The Book Club Pune on Sunday, 20th September 2020 met via Zoom to discuss the 'Poems of Wordsworth'. The discussion was led by Indu Kulkarni.
Read on to know what Runa Mukherjee, a member of the club thought about the evening's presentation.
The presentation was a detailed exposition of the poetry of Wordsworth, tracing the development of his art through his biography. Indu Kulkarni pointed out that Wordsworth played a seminal role in introducing brand new elements to English literature. Gone was the formal classicism and rational vocabulary of the Age of Reason. Instead, poetry was couched in everyday language with simplicity, and evocative of emotion. Beauty was perceived in the homeliest objects and what glorified them to poetic fervour was not lofty philosophy but the welling of sincere emotion in things as they are. These were the hallmarks of Romantic poetry and Wordsworth was the forerunner of the style that Coleridge, Keats, Shelley and Byron also adopted in their own individual way. Beautiful imagery, vivid emotionally charged descriptions makes the reader indeed relive the poetic experience. The common themes were: Back to Nature, the simplicity and purity of rustic life, basic emotions of love and joy and a sense of man's heroic, even divine, nature. Indu demonstrated this to us beautifully in her presentation.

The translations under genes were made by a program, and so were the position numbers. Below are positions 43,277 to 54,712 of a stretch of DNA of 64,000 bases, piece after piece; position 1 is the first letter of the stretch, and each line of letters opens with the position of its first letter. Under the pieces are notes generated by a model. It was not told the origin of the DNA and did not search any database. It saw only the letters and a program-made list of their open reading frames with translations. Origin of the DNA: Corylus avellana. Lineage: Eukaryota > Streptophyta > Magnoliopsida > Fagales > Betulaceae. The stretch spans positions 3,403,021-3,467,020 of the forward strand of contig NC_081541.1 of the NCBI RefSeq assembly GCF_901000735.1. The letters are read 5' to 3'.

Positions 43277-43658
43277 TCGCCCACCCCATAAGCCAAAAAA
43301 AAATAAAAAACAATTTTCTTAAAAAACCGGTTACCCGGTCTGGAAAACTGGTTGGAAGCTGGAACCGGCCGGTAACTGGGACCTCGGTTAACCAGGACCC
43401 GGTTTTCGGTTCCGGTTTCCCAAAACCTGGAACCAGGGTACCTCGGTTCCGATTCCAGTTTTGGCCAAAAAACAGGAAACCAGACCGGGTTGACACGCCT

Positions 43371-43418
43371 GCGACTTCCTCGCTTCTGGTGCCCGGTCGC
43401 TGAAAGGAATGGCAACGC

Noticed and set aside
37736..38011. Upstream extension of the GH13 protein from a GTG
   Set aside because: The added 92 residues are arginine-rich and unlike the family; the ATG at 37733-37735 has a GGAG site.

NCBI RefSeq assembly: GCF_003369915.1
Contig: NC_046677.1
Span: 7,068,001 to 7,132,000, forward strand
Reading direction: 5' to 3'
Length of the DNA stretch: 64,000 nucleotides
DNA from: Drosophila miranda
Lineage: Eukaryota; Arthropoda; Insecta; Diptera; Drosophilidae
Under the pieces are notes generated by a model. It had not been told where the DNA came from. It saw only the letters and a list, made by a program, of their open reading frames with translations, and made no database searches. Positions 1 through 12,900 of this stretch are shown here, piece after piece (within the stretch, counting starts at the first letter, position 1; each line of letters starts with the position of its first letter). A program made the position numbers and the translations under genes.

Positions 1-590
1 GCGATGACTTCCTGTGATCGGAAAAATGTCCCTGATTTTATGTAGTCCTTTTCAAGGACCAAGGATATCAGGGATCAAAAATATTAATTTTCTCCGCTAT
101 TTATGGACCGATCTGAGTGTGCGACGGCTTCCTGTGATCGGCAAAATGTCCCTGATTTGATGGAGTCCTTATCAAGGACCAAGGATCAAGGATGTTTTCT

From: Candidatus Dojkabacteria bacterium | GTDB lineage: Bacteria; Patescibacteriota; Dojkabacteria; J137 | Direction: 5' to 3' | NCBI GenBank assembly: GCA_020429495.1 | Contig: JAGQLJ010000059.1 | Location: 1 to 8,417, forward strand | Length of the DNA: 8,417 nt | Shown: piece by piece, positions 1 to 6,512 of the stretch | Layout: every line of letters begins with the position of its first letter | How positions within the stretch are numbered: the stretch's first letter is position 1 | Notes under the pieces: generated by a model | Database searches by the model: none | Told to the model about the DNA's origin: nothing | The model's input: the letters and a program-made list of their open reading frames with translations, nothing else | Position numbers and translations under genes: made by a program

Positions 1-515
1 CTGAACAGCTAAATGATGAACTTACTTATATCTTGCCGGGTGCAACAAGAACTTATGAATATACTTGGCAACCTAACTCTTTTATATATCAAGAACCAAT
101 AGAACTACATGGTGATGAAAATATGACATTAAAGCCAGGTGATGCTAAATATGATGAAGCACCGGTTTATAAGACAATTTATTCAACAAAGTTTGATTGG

I enjoy the Romantics. Their poetry fires my imagination and infuses me with
a certain elation about the world around us. I accepted this uncritically when I was a teen. But, in retrospect, I feel that Wordsworth, who lived the longest and had a consistent message running through the body of his work, was talking not so much about reality as about an idyllic escape from reality.
For, the condition of the rural poor in England in the first part of the 19th century was not enviable, let alone a sweet simplicity. The life and the living conditions were crude and squalid. Literacy was low, and agriculture is always dependent on fickle weather conditions. The Napoleonic wars had induced very bad economic conditions. Class consciousness was strong. Wordsworth could not have been unaware of this environment. I suspect that the undeniable physical beauty of the English countryside, in general, rather prompted Wordsworth to gloss over the seamier aspects. Or should we say he transcended them ?
Having said that, the best parts of his poetry, in my opinion, are those which express an almost mystical experience through a sense of kinship with Nature.
As pointed out by an audience member, Blake belonged to the same period as the Romantics and shares their characteristics. But we do tend to see him a little differently because his verse stands stripped of 'prettiness' and is situated fully in the realm of the mystical. Wordsworth achieves the same at certain moments, as in 'Tintern Abbey' or certain parts of 'The Prelude' and, of course, 'The Daffodils'. And this, to me, is the most appealing aspect of his poetry.